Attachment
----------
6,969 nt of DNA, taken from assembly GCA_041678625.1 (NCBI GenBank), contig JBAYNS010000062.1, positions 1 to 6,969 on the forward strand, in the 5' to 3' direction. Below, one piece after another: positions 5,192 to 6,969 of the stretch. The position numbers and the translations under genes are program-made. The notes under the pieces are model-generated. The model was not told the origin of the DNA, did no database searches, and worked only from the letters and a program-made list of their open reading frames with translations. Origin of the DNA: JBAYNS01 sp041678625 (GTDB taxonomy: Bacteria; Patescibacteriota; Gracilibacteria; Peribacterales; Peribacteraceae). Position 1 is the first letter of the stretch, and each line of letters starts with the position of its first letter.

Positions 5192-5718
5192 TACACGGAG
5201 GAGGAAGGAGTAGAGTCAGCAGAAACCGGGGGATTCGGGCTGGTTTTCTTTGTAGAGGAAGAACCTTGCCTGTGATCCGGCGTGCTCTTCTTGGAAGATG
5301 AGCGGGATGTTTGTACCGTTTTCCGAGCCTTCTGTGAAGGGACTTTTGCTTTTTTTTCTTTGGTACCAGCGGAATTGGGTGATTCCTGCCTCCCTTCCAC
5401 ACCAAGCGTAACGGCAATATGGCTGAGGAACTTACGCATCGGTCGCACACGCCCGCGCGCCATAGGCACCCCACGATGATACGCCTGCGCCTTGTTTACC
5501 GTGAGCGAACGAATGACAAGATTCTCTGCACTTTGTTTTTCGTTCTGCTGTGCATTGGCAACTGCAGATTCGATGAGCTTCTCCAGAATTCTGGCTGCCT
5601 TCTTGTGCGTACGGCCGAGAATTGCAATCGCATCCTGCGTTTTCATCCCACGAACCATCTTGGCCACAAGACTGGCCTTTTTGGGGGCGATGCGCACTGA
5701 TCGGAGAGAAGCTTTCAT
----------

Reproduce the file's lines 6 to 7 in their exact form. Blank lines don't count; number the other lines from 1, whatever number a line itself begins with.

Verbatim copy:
5401 ACCAAGCGTAACGGCAATATGGCTGAGGAACTTACGCATCGGTCGCACACGCCCGCGCGCCATAGGCACCCCACGATGATACGCCTGCGCCTTGTTTACC
5501 GTGAGCGAACGAATGACAAGATTCTCTGCACTTTGTTTTTCGTTCTGCTGTGCATTGGCAACTGCAGATTCGATGAGCTTCTCCAGAATTCTGGCTGCCT